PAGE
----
Rome's Eastern Trade: International Commerce and Imperial Policy, 31 BC-AD 305

Rome's Eastern Trade: International Commerce and Imperial Policy, 31 BC-AD 305

Rome's Eastern Trade: International Commerce and Imperial Policy, 31 BC-AD 305

Rome's Eastern Trade: International Commerce and Imperial Policy, 31 BC-AD 305

Synopsis

Gary K. Young's study offers unprecedented coverage of the major trading regions of Egypt, Arabia, Palmyra, and Syria, with detailed analysis of the routes used and of the roles of all the participants. He looks closely at the influence of the commerce in eastern goods both on the policy of the Roman imperial government, and upon local communities in the East itself. His findings contradict the standard view that the imperial government had a strong political interest in the eastern trade; rather its primary concern was the tax income the trade brought in. He also demonstrates the need for greater recognition of the efforts made by local authorities to exploit the trade to their own advantage.Incorporating the considerable archaeological research that has been undertaken in recent years, this comprehensive survey provides fresh insight into an important aspect of the eastern Roman Empire.

Excerpt

The long-distance trade in silk, spices and incense which was a feature of the eastern provinces of the Roman Empire has long attracted attention, both from scholars and in more popular literature. This is perhaps not surprising, as the images of camel caravans laden with silk and spices, fabulously rich ‘caravan cities’ and ships making the long and dangerous journey from the Red Sea to India and back in search of Indian pepper and other goods have often excited the imagination of scholar and lay reader alike. Indeed, a number of general studies of the eastern trade of the Roman Empire have already been made, which might bring one to question the need for this work.

Many of the studies of the trade completed earlier in the twentieth century, however, place great emphasis on a view of a strongly proactive Roman policy toward the trade. Indeed, many more recent writers have followed this tendency as well. These views have put forward such ideas that the Romans tried to promote or encourage the trade, and especially to force non-Roman ‘middlemen’ out of the trade and to concentrate the trade into Roman hands. Such policies are envisaged as proceeding from the highest levels of government: on many occasions, commercial motives of this type have been posited as explanations for major military initiatives in the East, such as the annexation of the Nabataean kingdom in AD 106 or Trajan’s Parthian expeditions. In addition, Roman officials at both imperial and provincial levels are seen as deliberately encouraging the trade in some areas by the provision of facilities, or redirecting trade routes in order to weaken the commerce in other areas. One recent study, while retreating from such an extreme view of Roman involvement in the trade, has still suggested that the provision of facilities for the commerce is indicative of a direct imperial interest in the commerce and of a proactive trade policy proceeding from the imperial court.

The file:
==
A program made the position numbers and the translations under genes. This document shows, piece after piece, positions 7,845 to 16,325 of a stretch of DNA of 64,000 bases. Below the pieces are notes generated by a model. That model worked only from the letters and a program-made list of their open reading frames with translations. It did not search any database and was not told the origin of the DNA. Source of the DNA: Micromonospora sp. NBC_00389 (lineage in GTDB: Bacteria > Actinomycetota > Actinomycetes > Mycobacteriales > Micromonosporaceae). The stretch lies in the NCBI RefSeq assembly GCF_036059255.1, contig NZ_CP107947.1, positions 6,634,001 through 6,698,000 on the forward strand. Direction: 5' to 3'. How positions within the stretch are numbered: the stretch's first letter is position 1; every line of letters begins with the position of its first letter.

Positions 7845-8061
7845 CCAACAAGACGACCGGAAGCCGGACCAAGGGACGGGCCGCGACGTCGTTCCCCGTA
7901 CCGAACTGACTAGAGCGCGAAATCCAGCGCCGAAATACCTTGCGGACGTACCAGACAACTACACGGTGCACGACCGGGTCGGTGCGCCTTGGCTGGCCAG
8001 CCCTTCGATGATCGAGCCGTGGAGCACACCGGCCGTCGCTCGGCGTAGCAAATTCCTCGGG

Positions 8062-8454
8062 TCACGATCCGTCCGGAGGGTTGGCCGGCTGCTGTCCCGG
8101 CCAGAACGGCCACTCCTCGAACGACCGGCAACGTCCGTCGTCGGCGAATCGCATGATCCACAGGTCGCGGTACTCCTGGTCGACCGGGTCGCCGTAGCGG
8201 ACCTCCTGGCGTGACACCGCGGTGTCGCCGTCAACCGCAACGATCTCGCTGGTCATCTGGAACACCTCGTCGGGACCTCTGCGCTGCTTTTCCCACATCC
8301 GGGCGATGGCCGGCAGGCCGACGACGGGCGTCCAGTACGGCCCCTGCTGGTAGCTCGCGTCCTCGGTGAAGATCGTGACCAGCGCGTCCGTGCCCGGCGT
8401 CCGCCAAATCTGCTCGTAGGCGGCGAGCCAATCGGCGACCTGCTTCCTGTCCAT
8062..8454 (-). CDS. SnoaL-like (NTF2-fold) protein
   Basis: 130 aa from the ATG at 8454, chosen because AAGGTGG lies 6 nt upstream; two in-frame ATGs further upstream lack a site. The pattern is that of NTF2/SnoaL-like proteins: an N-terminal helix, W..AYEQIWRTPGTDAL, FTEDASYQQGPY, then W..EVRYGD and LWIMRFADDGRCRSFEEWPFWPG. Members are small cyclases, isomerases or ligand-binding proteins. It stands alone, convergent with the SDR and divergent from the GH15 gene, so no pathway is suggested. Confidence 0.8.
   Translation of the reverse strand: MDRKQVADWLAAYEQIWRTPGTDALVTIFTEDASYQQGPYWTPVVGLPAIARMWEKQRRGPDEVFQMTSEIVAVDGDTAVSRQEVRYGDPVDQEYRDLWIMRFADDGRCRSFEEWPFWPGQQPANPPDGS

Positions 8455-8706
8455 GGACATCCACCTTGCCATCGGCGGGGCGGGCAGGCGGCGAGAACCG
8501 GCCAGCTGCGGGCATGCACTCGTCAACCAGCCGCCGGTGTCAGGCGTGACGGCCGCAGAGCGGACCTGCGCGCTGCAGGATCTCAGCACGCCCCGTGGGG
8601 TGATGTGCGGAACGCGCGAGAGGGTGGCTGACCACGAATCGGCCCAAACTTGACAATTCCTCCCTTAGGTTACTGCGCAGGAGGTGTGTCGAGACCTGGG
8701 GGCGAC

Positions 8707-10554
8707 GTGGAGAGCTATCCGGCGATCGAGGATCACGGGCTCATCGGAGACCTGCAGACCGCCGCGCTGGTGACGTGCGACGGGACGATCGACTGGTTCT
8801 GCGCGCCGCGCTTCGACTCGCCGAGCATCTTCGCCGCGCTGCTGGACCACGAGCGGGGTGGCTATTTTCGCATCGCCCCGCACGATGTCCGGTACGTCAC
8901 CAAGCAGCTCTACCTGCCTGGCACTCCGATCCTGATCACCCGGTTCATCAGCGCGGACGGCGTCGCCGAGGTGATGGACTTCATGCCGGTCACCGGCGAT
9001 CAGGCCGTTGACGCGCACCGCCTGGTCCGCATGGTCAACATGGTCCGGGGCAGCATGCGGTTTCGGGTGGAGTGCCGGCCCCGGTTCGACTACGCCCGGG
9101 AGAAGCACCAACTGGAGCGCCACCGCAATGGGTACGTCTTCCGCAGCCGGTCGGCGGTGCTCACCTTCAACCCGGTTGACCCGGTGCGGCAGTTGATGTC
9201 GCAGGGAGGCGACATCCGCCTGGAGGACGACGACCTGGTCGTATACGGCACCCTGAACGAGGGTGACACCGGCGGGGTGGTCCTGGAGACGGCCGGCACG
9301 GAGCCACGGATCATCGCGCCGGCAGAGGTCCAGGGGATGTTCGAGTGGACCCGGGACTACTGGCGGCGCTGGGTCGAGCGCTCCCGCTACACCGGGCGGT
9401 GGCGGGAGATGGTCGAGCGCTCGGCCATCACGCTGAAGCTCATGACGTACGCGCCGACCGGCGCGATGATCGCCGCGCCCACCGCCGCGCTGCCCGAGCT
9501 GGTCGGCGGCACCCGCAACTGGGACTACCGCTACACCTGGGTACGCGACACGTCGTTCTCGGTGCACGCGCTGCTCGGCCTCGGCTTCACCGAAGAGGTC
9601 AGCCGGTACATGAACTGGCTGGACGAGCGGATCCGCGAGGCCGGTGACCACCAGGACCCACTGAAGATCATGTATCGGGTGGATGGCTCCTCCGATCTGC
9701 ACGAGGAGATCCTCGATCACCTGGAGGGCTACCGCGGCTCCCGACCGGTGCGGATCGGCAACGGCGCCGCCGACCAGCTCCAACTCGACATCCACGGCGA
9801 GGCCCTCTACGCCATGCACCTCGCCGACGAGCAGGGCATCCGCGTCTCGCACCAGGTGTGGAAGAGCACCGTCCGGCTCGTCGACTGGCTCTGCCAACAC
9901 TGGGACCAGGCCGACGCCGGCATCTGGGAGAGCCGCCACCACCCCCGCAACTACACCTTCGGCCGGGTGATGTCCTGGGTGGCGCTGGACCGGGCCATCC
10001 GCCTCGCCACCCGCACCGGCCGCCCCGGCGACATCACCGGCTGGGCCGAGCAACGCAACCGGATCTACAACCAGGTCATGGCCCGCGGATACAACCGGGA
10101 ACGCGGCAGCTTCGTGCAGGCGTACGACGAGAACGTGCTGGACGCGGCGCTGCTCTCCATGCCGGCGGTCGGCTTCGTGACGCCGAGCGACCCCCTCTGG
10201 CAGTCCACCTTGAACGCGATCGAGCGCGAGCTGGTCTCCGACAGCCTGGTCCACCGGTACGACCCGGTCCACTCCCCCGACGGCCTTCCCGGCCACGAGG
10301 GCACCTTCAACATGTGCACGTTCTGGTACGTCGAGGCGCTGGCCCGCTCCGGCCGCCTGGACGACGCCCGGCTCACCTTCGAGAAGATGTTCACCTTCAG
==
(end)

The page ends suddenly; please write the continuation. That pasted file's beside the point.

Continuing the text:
Such views, however, have not been left unchallenged. In one particularly significant work on the topic, M.G. Raschke has questioned many of the assumptions which have been made about the Roman commerce with the East. His reappraisal of the commerce has emphasised the fact that the . . .

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